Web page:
Saturday, July 14, 2018

A Wanted Woman

Who owns artwork that changes hands during a war?  Wars change borders, they change countries, and they change the people who live in them, but should they change the ownership of artwork?  Does the ownership of works of art change depending on which country is the victor? 

The Nazis perpetrated the largest theft of artwork in history during World War II, and the work of returning the stolen art to its rightful owners still continues.  But might Germany have an equally valid claim on the captured Nazi art that was looted by Allied soldiers during the war?

The bizarre provenance of such artwork—quite aside from each piece’s individual artistic merit or its reflection of the time when it was created—makes fascinating history.  Over time, some pieces seem to vanish and reappear, subject to the vagaries of war, political upheavals, theft, and natural disasters.  A number of famous paintings went down with the Titanic and others have been lost in almost every war and in natural disasters.  In numerous cases, we simply do not know what happened to the famous art of the past—we only know of its loss because someone wrote about its existence.

At the Wounded Knee Massacre, the bodies of the slain Native Americans were left lying in the snow for several days until a blizzard passed.  Some time after the fighting stopped, a soldier removed one of the sacred Ghost Shirts from the body of a dancer, eventually selling it to George Crager, a cowboy working for the Buffalo Bill Wild West Show.  While performing in Europe, Crager gave the shirt to the city museum of Glasgow.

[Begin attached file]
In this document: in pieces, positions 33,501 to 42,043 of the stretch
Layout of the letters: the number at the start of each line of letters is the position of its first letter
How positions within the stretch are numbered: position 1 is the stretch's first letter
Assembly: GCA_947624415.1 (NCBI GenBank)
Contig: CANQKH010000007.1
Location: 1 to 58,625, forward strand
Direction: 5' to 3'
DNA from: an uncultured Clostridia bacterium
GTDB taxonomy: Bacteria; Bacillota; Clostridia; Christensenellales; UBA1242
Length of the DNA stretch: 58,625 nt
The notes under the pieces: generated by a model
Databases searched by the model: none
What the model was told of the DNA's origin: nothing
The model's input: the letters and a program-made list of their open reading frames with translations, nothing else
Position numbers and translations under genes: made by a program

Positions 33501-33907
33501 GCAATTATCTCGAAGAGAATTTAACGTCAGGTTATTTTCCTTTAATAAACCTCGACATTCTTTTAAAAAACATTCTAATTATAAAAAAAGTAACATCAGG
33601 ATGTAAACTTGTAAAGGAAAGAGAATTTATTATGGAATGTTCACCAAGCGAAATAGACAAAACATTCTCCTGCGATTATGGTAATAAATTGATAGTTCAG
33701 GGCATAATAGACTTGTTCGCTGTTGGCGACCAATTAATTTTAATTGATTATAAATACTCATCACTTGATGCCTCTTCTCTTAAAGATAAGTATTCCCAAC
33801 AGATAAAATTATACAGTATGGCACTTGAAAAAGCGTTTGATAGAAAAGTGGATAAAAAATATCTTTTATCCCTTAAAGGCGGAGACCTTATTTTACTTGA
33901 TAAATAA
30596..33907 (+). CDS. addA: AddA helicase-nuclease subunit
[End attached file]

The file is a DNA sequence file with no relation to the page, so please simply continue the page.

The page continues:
Almost a century later, a Cherokee tourist was shocked to see the sacred relic on display there and promptly informed the Lakota tribal leaders of its location.  The tribe immediately began a lengthy campaign to recover the artifact. Great Britain had previously passed wide-reaching legislation that proclaimed that all art residing in English museums legally belongs to its respective museum and is held in trust for the people of the world (translation: "We have it and you ain't getting it back!").  While the Glaswegian city officials were adamant that the museum owned the magic shirt, the tribe waged a crafty public relations crusade that eventually forced the city to “gift” the ghost shirt back to the tribe.  The campaign was greatly helped by serendipitous timing:  the popular Kevin Costner western, Dances With Wolves, was released at almost the same time.

Note.  After a lecture on the various military battles between the US Army and Native Americans, a foreign exchange student from Germany once asked me why Americans concern themselves so much with “conquered peoples”?  This is, perhaps a question that only a German could ask.